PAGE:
Obama Restricts Solitary Confinement in Federal Prisons

On Monday President Obama announced that federal prisons would no longer use solitary confinement for juveniles or for inmates serving time for low-level infractions.  The move is long overdue–like almost 200 years overdue.  Consider, for example, this assessment of the harms of  solitary confinement in Pennsylvania from de Tocqueville (yes, that one) and de Beaumont from their 1833 work “On the Penitentiary System in the United States, and Its Application in France.”

[A]bsolute solitude, if nothing interrupt it, is beyond the strength of man; it destroys the criminal without intermission and without pity; it does not reform, it kills.

There are an estimated 100,000 people in solitary confinement in the United States, though no one really knows for sure.  Part of the problem is that there is a lack of transparency about who is in solitary and what evidence gets them there–and, more worryingly, what procedures there are to get them out.  For example, Albert Woodfox, one of the Angola 3, has been in solitary for more than 40 years (a recent ruling that was to grant him release was overturned by the 5th Circuit).  For one particularly Kafkaesque example of misidentification leading to years of solitary confinement in California, check out Lira v. Cate (though, it should be noted, California has also revised its solitary confinement procedures).

The American Correctional Association has recently promulgated new draft standards for the use of solitary confinement (also known as restrictive housing, administrative segregation, and the like) and has been collecting feedback on the standards (full disclosure: I was involved both with an ABA response and a response from law professors).  I am hopeful that state prisons–which hold far and away more prisoners than the federal system–will follow the lead of both President Obama and the ACA and move away from this expensive and psychologically damaging practice.  For the cases that remain, I also hope that prisons provide more transparency about the number of people in solitary and the procedures used to confine them there.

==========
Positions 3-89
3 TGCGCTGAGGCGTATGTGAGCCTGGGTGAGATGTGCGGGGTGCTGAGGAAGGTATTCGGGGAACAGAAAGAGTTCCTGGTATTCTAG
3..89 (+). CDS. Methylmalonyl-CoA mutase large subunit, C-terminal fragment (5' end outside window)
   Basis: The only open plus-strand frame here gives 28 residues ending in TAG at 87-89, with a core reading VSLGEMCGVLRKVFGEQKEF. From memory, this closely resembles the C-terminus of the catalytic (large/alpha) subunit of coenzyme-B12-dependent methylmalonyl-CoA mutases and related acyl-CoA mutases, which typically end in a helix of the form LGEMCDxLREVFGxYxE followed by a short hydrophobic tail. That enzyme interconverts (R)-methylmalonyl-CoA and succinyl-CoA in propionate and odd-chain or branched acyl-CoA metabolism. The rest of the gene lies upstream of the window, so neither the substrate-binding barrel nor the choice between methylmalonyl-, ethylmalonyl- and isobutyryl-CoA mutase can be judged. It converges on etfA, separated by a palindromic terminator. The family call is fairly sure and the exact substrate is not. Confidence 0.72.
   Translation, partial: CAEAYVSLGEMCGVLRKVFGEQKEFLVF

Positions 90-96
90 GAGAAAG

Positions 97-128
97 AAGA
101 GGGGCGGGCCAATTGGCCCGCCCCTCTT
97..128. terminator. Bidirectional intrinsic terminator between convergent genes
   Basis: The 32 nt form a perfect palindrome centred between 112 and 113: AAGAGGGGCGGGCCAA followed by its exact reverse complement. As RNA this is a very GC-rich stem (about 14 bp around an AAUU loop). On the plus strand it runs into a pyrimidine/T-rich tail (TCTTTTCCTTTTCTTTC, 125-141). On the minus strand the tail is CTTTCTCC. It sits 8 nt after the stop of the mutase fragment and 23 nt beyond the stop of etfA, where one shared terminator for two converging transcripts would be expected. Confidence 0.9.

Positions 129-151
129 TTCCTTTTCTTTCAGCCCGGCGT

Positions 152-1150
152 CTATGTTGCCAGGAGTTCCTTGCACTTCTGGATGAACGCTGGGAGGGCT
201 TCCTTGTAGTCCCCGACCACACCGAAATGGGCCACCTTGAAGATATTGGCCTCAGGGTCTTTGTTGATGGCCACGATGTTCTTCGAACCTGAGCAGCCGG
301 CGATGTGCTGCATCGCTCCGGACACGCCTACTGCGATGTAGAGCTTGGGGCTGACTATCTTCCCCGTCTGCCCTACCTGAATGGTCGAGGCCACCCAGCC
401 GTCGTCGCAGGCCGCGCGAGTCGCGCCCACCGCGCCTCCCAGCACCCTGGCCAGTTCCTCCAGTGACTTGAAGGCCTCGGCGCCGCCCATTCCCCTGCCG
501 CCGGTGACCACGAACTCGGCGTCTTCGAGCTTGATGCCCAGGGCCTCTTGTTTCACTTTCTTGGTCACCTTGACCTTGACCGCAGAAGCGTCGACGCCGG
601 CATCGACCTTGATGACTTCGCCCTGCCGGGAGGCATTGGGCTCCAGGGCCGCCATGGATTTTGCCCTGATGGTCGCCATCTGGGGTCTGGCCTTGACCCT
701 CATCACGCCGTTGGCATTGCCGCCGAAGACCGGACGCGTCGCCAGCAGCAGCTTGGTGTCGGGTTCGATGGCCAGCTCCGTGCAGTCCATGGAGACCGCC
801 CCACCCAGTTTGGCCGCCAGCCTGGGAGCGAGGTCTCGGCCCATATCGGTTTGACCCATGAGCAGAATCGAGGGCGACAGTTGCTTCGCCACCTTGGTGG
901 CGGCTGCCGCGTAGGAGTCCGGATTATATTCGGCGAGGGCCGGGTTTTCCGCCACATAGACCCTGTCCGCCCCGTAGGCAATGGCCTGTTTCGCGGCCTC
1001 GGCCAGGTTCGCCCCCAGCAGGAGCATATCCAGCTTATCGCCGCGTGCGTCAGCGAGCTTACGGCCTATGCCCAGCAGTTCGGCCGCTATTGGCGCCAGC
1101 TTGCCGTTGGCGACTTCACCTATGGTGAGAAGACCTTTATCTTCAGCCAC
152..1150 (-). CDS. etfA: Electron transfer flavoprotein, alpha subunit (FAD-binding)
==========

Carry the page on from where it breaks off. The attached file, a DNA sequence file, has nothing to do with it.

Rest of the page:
Author: W. David Ball

W. David Ball is an Associate Professor at Santa Clara School of Law. He writes and teaches primarily in the fields of criminal law and criminal procedure, with a special focus on sentencing and corrections. He also serves as the Co-Chair of the Corrections Committee of the American Bar Association.

7 thoughts on “Obama Restricts Solitary Confinement in Federal Prisons”

  1. As usual, Obama does too little and too late. On his first day of office, he should have banned solitary confinement beyond a brief period for all prisoners. Solitary confinement beyond a brief period is torture, regardless of one's age or the nature of the crimes one committed. Obama has been responsible for torturing people for seven years, so it is hard to feel gratitude toward him for finally stopping it for a minority of its victims.

    And, of course, the practice of solitary confinement, which, being torture, violates the Constitution, like the detention of prisoners at Guantanamo without trial, and, for that matter, the existence of the no-fly list without due process, reveals that the Constitution is not in effect. The President violates his oath to uphold it, and the courts allow him to get away with it.

    1. I might have mentioned that Congress allows him to get away with it as well. Surely torture and imprisonment without due process are impeachable offenses. But the idea of members of Congress upholding their oath to support the Constitution is too risable to mention.

  2. We have problems on both ends: Excessive use of actual solitary confinement, and it's opposite: Not giving prisoners protection from other prisoners. The latter might even be the bigger issue, on net. Too much of a tendency to treat horrible conditions as just part of the punishment.